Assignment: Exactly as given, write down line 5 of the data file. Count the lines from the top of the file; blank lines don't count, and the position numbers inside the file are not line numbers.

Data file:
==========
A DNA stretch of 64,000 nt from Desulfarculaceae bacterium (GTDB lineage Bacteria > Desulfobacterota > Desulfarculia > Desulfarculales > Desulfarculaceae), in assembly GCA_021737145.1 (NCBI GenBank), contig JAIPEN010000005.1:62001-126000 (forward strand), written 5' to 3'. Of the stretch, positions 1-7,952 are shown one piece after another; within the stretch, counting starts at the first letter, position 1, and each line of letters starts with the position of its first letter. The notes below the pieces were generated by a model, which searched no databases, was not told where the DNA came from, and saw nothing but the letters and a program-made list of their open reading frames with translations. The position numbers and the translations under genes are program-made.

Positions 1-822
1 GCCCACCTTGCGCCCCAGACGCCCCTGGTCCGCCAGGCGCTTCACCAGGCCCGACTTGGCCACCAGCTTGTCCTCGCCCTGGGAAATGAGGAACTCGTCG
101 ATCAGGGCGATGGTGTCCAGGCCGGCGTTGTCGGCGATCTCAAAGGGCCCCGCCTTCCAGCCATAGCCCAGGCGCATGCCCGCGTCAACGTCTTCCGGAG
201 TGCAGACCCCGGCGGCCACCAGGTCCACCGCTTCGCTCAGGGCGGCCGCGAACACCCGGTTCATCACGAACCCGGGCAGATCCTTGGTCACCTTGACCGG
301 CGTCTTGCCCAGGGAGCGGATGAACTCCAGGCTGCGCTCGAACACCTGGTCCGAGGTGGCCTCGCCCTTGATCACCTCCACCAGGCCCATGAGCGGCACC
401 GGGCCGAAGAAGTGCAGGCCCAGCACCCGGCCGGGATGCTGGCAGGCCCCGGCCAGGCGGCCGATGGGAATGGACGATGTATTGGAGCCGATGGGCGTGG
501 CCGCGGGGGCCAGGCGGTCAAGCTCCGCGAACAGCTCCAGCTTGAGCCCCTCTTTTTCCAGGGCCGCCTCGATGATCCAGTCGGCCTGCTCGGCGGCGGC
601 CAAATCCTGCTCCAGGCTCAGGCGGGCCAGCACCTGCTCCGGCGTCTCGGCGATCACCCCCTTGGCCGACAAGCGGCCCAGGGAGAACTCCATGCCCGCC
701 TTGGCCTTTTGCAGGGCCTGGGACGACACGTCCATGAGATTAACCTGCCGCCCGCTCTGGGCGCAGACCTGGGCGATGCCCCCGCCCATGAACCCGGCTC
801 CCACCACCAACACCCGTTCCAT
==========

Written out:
201 TGCAGACCCCGGCGGCCACCAGGTCCACCGCTTCGCTCAGGGCGGCCGCGAACACCCGGTTCATCACGAACCCGGGCAGATCCTTGGTCACCTTGACCGG